BUTTERFLIES AND LATE LOVES;The Further Travels And Adventures of a Victorian Lady

By Margaret Fountaine

Edited by W.F. Cater

Salem House. 141 pp. $16.95

IF INDEED MAN is at bottom a nomad, then Margaret Fountaine's life history is a vigorous argument in favor of the theory. Born in England in 1862, she died in 1940 on a mountainside in Trinidad. Between the beginning and the end, she roamed the earth with ungovernable enthusiasm, living rough, capturing some 20,000 species of butterfly, and loving many men. Her butterfly collection went at her death to an English museum and with it a tin box containing diaries kept since 1878 in an unfalteringly clear hand. Their content, when they were examined, proved so extraordinary that excerpts covering her first five decades were published as Love Among the Butterflies. But at 50, Fountaine had hardly got into her stride. Thirty more years of adventure and passion lay before her.

Her first wanderings, made possible by a small annual income, were undertaken to heal a broken heart; one of her consolations thereafter was to do some heartbreaking of her own. In this she had some success, throughout Europe and the Middle East, where besides lovers she collected butterflies with equal zeal. In Damascus, fate intervened in the shape of an amorous dragoman named Khalil Neimy. "I didn't care a damn about him. But I began to find his untiring devotion and constant adoration decidedly pleasant." He was 24, she 39. They embarked on a 25-year "engagement," while pursuing exotic lepidoptera in Algeria, Spain, Corsica, Yugoslavia, Rhodesia, Mozambique, Ceylon, Tibet and, on the eve of the Great War, Australia. Here the present diaries begin.

They had come to Australia not so much for butterflies as to acquire British nationality for Khalil so as to facilitate their marriage. A year of intolerable waiting produced Khalil's papers but no marriage. A timely dream warned him against it. In tears Fountaine departed alone for California. And so they met and parted innumerable times over the course of a quarter century, she eagerly searching for his face on a gangplank or a station platform, then making the best if it. "No rice, no old slippers," she wrote after one more disappointment, "but only the old unsatisfactory relationship, traveling together for the sake of collecting entomological specimens."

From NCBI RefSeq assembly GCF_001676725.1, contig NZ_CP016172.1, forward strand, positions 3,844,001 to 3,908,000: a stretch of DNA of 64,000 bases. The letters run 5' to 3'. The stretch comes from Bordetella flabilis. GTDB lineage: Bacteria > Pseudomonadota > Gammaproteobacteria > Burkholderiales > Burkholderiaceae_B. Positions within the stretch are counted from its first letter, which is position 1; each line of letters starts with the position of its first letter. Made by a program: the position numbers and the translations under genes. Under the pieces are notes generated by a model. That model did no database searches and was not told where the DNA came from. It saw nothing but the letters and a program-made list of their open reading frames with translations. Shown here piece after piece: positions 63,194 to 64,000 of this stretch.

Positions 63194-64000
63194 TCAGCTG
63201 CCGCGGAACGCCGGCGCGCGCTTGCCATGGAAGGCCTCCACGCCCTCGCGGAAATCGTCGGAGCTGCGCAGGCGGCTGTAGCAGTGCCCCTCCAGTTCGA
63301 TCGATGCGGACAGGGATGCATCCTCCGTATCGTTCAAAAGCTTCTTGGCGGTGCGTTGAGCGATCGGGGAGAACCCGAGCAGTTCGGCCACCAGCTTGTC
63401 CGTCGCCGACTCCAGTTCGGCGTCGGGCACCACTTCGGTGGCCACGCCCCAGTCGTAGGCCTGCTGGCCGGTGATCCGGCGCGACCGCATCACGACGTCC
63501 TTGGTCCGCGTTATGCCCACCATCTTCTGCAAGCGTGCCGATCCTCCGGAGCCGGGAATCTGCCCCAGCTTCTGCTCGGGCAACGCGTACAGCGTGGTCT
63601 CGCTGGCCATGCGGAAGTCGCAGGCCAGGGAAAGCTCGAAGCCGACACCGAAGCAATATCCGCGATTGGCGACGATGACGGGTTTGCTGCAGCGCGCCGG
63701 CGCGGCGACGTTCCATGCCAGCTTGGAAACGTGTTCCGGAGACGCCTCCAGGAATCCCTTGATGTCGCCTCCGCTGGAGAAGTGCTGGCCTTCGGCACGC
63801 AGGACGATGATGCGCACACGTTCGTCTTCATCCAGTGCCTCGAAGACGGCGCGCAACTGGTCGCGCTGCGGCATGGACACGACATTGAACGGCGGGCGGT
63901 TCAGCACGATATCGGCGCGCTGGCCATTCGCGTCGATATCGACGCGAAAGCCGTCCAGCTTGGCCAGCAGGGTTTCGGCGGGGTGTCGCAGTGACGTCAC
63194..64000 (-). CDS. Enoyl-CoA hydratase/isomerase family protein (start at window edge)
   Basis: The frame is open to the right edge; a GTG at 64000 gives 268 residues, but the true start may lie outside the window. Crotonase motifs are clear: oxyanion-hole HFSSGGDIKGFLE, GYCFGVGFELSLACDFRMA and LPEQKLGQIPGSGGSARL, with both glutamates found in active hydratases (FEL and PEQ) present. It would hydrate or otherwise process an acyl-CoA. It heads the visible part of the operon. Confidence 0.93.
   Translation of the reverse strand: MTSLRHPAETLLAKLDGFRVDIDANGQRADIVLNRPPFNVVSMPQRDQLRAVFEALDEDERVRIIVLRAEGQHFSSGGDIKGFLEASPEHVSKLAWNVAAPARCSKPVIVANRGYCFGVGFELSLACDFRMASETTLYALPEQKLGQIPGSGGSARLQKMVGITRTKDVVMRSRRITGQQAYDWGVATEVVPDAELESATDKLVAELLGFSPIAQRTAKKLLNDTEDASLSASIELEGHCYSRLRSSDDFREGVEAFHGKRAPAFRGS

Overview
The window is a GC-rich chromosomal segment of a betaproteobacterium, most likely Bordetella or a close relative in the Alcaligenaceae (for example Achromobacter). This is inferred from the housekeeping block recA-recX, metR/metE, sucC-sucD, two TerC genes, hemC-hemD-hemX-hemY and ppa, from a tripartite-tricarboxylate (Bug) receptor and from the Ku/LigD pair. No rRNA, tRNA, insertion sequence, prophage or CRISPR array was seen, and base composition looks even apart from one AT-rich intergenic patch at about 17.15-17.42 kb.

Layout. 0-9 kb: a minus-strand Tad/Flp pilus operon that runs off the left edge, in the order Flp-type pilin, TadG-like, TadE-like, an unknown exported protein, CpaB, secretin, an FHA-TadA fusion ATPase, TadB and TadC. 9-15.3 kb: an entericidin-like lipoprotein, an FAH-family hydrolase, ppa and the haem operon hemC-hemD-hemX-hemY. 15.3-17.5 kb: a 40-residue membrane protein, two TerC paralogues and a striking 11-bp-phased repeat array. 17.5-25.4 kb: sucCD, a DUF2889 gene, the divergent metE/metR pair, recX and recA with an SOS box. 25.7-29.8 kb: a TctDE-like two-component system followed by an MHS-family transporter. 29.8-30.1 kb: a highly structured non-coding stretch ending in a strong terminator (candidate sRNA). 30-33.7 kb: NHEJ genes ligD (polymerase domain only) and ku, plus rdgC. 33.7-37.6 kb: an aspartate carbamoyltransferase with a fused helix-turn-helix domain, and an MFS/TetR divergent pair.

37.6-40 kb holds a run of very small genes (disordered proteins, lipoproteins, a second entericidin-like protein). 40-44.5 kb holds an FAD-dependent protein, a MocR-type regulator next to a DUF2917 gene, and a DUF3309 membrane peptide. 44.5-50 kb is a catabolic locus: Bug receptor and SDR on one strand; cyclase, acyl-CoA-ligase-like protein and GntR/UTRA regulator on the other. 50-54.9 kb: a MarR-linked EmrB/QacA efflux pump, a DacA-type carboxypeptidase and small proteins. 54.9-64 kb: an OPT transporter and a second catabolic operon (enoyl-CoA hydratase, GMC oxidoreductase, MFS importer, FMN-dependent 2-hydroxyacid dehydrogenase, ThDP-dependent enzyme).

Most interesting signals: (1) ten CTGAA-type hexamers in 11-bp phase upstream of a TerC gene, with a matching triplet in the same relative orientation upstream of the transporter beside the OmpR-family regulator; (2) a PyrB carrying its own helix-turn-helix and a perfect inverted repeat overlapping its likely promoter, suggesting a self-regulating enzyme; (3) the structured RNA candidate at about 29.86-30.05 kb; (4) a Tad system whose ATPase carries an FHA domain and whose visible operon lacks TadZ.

She passed her companion off as her cousin -- though no one can possibly have believed it -- and worried like any woman of her class lest people should guess they shared a bedroom. But the time would come when Kahlil (now "Charles") was suddenly eager to return to his old mother (who may or may not have existed, though a wife certainly did) and Fountaine would be obliged to resume her solitary adventures, though her readiness to tie the knot was never dampened by repeated disappointment.

On her 58th birthday she reflected on the passage of time. "I knew that youth with its mighty passions was dead at last." ("In this," the editor drily comments, "she was mistaken.")

Passions long dormant reasserted themselves during an African trip. She realized one day, "like a flash of lightning across the calm serenity of a summer day" that she was in love with her German host at a cocoa plantation. "I was mad! I loved that man, and I had loved him all the time . . . The air was singing with a thousand rapturous voices . . . I tried to reason with myself, recalling that my advanced years must stand as a barrier between all possibility of this passion being returned." The only cure was redoubled activity "lest I should go melancholy mad."